Many candidates ask themselves the question, “Should I lie during the police polygraph exam?”.
Of course, for many this question makes sense. Perhaps you have been involved in a minor crime or misdemeanor but fear that this one mistake could cost you your place in the academy.
For other candidates, the situation is more serious. Perhaps they committed a far more serious crime or felony and hope that this can be brushed under the carpet. They may regret the crime – but do not want the matter raised during the police polygraph exam.
Technically, yes – it is possible.
But a far more important question should be considered – namely, is it worth the risk?
Furthermore, would you like a police force to be composed of officers who have routinely lied – perhaps about small, irrelevant matters. If officers are willing to lie about the unimportant matters, then what else are they willing to lie about? This is the kind of evaluation that a polygraph examiner and wider assessment team will consider.
The polygraph is based on physiological responses. It measures:
Typically, the polygraph begins by creating a baseline. This involves asking you simple questions such as, “Is your name Paul?”, or “Do you live in Las Vegas?” – when the examiner knows your name and where you come from. This standardizes the polygraph with a baseline of how your body reacts whilst you are telling the truth.
When more difficult, more specific questions are asked, such as “Have you ever stolen?”, your bodily reaction will be markedly different if you are lying and have something to hide. It will show up quite clearly during the exam that something happened when you answered that question – and it may warrant follow-up questions or investigations on the part of the examiner.
Therefore, if you can control heart rate, perspiration, skin conductivity, and blood pressure throughout the entire exam – you can beat it. That’s difficult for sure, but it is possible for a candidate to lie multiple times and control these physiological responses to such a high degree that lies go unnoticed by the examiner.
Candidates who ask themselves the question, “Should I lie during the police polygraph exam?”, should really be thinking on a very different level.
First, if you have committed a serious offense, you are unlikely to be selected to become a police officer regardless. It does not matter how high you score on the police officer exam you will not be accepted. Whilst for some this may not seem fair; these are the rules that have been carved into stone.
Second, if you have committed a minor misdemeanor, you may still be accepted. In fact, if you are open and honest about your past and, during the oral board exam, demonstrate that you have clearly turned a corner, have learned from your mistake, and want to redirect your life in the right direction – officers may be sufficiently impressed by your openness and honesty. It also informs officers that you may have the character needed to operate as an effective law enforcement officer.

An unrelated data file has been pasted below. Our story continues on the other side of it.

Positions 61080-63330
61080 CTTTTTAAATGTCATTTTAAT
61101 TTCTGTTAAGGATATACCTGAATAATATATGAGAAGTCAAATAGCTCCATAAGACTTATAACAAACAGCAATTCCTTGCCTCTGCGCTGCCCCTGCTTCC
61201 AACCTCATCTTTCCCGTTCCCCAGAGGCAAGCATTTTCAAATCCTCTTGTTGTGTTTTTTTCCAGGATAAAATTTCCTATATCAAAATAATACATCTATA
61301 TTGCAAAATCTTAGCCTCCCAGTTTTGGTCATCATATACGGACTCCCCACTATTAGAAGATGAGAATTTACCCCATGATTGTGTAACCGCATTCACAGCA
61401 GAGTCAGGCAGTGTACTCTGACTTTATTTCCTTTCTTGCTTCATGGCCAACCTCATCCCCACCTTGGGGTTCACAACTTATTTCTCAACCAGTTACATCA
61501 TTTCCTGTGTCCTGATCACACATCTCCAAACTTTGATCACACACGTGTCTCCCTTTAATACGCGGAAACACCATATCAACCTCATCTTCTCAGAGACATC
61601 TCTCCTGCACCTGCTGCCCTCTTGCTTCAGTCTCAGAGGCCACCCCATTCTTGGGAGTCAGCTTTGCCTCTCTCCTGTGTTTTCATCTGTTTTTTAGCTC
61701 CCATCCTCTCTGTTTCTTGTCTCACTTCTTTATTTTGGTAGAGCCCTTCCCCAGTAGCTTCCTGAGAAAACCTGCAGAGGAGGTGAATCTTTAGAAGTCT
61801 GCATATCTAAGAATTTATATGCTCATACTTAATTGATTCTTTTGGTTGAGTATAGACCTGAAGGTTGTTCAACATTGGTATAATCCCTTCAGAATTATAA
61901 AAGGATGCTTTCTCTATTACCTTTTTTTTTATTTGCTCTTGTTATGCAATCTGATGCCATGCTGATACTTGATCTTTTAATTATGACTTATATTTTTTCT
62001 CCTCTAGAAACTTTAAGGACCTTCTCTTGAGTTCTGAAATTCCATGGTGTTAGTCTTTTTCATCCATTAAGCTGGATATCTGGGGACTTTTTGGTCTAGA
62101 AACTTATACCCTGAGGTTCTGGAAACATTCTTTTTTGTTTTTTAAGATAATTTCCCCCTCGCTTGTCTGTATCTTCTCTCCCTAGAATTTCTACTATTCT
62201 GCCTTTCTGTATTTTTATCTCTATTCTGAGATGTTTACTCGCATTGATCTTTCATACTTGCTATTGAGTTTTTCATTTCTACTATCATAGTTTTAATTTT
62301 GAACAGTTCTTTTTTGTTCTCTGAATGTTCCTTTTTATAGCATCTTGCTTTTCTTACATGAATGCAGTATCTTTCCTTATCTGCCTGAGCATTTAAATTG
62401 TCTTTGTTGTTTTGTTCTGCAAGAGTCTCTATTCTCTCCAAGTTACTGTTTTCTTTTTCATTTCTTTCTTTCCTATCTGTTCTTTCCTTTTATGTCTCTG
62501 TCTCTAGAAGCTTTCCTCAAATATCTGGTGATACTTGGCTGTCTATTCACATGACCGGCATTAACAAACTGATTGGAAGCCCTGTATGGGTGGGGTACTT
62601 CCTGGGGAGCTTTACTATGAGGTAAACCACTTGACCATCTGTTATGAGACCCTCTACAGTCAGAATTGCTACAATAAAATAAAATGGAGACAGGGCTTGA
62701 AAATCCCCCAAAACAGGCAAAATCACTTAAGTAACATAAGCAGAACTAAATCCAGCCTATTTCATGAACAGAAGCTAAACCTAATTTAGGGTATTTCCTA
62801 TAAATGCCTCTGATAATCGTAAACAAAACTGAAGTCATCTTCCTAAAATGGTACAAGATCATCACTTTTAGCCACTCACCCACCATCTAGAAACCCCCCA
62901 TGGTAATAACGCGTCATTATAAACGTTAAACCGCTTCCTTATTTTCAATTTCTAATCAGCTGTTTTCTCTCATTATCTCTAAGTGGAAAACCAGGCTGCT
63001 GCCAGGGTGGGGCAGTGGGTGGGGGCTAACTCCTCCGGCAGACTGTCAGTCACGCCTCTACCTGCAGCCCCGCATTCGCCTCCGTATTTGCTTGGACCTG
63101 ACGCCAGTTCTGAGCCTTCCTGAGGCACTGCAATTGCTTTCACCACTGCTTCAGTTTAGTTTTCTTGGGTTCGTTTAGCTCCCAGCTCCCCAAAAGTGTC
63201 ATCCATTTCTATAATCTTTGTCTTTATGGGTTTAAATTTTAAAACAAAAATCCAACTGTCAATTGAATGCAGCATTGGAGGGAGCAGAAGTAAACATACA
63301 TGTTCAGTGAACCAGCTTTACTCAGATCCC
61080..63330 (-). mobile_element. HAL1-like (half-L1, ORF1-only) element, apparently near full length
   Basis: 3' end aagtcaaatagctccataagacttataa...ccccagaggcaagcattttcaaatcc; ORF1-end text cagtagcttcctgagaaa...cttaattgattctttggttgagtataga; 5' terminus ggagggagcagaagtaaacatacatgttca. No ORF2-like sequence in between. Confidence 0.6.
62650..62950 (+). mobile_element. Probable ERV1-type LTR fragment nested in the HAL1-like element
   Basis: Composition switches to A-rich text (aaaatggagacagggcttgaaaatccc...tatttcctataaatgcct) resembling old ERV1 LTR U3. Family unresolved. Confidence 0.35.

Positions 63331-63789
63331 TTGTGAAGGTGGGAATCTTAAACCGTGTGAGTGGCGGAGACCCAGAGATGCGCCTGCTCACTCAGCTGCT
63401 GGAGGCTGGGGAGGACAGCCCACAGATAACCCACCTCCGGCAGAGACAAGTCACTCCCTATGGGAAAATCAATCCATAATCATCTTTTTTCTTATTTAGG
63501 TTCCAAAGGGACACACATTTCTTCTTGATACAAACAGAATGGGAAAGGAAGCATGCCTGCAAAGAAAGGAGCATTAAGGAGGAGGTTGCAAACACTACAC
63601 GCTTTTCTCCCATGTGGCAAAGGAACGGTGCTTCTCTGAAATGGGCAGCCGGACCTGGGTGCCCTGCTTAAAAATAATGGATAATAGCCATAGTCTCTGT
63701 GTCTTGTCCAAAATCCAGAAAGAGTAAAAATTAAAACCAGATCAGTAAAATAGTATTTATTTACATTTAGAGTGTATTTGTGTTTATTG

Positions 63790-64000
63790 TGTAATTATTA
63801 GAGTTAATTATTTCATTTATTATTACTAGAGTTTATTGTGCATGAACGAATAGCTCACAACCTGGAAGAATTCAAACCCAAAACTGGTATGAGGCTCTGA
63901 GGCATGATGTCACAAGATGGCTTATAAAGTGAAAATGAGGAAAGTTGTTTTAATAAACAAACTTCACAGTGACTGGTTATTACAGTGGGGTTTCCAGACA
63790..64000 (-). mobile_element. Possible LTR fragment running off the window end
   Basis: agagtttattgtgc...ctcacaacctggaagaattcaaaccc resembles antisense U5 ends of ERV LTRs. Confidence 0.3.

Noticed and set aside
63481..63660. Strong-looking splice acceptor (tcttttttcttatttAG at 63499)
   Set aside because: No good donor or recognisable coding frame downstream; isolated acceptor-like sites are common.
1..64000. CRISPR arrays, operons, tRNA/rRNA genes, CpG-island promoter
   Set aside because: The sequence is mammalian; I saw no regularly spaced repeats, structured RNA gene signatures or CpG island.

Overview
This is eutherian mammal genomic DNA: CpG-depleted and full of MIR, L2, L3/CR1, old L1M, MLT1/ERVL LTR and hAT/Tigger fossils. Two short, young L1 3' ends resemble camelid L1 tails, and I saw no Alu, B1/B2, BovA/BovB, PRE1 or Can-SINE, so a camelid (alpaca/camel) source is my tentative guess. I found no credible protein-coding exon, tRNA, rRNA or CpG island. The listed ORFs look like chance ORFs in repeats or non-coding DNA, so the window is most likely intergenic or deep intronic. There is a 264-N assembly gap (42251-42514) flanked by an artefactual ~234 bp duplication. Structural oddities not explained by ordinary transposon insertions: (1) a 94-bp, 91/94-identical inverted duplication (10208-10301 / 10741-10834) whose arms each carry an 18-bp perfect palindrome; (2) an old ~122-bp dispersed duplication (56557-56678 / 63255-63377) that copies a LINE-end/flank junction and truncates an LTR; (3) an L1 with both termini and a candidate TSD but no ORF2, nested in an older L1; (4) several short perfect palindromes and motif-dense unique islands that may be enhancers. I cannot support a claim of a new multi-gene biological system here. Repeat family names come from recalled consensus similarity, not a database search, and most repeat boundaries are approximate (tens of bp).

And by hoping to lie through the polygraph exam, it – as we have learned before – only serves to cast doubt on your authenticity. To become a police officer is to act in accordance with the law and serving the community around you. Officers cannot be allowed into the police academy if they have lied during the police entrance exam.
If lying is permitted, what else should be accepted?
There is nothing worse than a compulsive liar.
Lying is a breach of character and it says to law enforcement departments that you do not have aptitude to succeed in this career. So, whilst you may be tempted to lie during the police polygraph exam, we do not recommend it.
Instead, we encourage students to have the backbone to tell the truth. Yes, this is more difficult – and it may even raise questions. But, as we have learned, it can also serve to act in a positive manner, too – informing police officers that you are different from other candidates; that you are willing to not only take the risk of undergoing additional scrutiny but are willing to accept this risk in the name of becoming a law enforcement officer.
It tells the panel that you are serious about the career; that it’s something you really do want – more than anything. And that, by telling the truth, you can turn that dream into a reality.
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